How Does Learning Happen? (Final Reflection)
When revisiting my initial reflection on how learning happens, I found the change of my view on learning. While writing only three months ago, I assumed that most learning was an internal process. I totally ignored the effects of communities, peers, groups and so on.
Through the study of learning theories during this trimester, I learned that learning is distributed among co-participants; it is not a one-person act (Lave and Wenger, 1991, pp 15-16). Piaget's theory of society states that children are social beings who do not develop in cognitive isolation from others. Vygotsky believed that any pedagogy creates learning processes that lead to development and this sequence results in zones of proximal development. It is the concept that a child accomplishes a task that he/she cannot do alone, with the help from a more skilled person. Papert thinks that we learn best what is most socially or personally important to us.
I believe that it was through the study of those learning theories and the learning experiences that I have come to realize the importance of social process in learning. Having worked through the optional book #1 project (Theory and Practice of Online Learning) and the final project with my cadre mates, I think we learned to share knowledge, participate in the group process by dividing the work, and brought excellent efforts to the projects. Interaction has strengthened relationships and helped ease anxieties through sharing of experiences. We have come much closer and respectful of each other's talents. Group work enabled us to recognize and utilize each other's strengths, thereby contributing to our growing sense of community. Group projects were very beneficial and the applications were much more meaningful than knowledge-level lectures. I learned to value the opinions of others as being important and valid contributions to the project being worked on. We have all learned a lot from each other and care for each other very much. We have really grown.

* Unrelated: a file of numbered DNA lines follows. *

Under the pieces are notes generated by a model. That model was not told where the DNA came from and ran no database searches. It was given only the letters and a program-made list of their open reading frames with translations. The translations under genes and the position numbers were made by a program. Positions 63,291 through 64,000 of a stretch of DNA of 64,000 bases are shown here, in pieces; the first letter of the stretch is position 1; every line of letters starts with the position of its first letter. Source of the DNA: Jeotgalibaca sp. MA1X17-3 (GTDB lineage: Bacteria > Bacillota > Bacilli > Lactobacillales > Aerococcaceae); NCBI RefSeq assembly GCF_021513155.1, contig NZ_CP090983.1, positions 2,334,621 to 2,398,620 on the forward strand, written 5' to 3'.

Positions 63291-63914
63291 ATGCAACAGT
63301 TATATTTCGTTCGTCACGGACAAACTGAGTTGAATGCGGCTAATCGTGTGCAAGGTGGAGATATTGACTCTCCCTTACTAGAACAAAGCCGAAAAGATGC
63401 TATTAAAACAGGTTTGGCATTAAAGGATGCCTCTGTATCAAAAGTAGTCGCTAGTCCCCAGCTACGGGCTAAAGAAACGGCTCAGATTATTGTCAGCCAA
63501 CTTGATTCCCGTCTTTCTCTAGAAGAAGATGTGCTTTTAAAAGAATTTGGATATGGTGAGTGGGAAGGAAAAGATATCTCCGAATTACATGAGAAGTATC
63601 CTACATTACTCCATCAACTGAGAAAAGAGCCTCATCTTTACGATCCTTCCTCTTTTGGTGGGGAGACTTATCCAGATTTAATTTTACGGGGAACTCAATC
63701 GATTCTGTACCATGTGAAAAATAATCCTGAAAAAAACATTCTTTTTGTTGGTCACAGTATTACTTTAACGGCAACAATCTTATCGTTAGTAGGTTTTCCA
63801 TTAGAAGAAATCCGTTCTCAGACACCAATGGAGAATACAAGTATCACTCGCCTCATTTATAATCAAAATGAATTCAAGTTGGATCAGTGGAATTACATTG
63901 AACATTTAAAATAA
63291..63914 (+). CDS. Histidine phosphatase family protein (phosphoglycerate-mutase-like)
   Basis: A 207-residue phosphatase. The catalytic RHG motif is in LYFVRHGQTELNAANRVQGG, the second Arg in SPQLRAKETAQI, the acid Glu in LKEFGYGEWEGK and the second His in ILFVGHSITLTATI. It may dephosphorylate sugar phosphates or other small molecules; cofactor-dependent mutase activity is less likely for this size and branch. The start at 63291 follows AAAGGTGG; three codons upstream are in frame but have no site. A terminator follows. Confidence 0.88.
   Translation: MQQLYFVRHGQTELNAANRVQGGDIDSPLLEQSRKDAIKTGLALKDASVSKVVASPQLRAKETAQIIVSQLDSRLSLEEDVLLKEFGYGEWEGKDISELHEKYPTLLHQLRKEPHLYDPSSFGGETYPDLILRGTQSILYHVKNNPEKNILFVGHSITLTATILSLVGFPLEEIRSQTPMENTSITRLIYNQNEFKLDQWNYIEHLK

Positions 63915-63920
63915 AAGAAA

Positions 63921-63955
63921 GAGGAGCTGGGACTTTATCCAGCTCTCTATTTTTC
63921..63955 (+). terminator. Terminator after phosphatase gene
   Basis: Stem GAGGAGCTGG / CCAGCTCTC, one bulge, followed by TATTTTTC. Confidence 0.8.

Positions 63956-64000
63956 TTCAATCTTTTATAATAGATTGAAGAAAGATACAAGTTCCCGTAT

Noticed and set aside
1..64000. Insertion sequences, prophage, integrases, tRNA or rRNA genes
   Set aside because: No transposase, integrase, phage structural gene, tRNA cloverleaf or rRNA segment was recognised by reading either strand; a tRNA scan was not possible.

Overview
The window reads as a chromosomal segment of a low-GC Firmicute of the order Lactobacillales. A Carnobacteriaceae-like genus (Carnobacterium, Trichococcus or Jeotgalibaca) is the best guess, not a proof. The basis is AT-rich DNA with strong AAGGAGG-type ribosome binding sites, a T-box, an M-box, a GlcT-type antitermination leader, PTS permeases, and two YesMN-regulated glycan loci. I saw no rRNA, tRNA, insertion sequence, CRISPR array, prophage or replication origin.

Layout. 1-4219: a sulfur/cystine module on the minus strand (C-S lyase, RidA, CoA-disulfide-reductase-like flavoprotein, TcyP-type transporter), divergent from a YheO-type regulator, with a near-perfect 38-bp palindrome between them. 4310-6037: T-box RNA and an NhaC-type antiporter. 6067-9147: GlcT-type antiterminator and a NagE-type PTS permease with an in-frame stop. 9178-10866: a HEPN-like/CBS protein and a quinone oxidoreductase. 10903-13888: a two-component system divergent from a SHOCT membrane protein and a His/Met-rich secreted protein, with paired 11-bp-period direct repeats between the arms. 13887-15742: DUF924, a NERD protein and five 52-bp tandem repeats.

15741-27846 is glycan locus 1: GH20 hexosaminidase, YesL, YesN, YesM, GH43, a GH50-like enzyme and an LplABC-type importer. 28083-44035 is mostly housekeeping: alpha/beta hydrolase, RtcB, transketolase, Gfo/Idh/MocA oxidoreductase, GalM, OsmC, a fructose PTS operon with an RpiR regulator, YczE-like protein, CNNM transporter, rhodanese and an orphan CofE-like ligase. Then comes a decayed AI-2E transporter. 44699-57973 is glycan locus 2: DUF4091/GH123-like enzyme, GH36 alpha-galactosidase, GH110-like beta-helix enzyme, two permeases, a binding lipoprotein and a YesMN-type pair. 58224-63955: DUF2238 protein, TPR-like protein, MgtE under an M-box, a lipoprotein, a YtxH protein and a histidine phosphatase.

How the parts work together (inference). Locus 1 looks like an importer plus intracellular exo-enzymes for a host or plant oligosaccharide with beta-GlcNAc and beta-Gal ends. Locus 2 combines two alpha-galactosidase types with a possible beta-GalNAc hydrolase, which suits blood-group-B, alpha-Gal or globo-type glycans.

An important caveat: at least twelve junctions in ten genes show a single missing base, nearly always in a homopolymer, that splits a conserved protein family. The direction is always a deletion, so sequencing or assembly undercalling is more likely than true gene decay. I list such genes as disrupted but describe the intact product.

To see how the learning at OMET applies to my practice, I conducted an experiment in my classroom. (The details of this experiment can be accessed at my ARP website students.pepperdine.edu/xking/arphome.htm.) This experiment showed the importance of the sociocultural context in relation to our learning and development. In a Vygotsky model classroom, a teacher has a role to assist the emerging competencies of the students. The teacher creates social environments of what the students could achieve independently, and what the student could achieve with assistance from more capable peers. One way a teacher could encourage socialization is to create group activities. Through social interaction with peers in group activities, students could verbalize their thinking, and deepen their understanding.
I think this is one of the major changes of my view on learning and practice in teaching. This is just the beginning, and this major change will bring about other changes in my practice in the future. We will see the changes and their outcomes through my ARP during the next terms. Thanks to Doc Sue and EDC 633, I have gained the knowledge of the important social process in learning.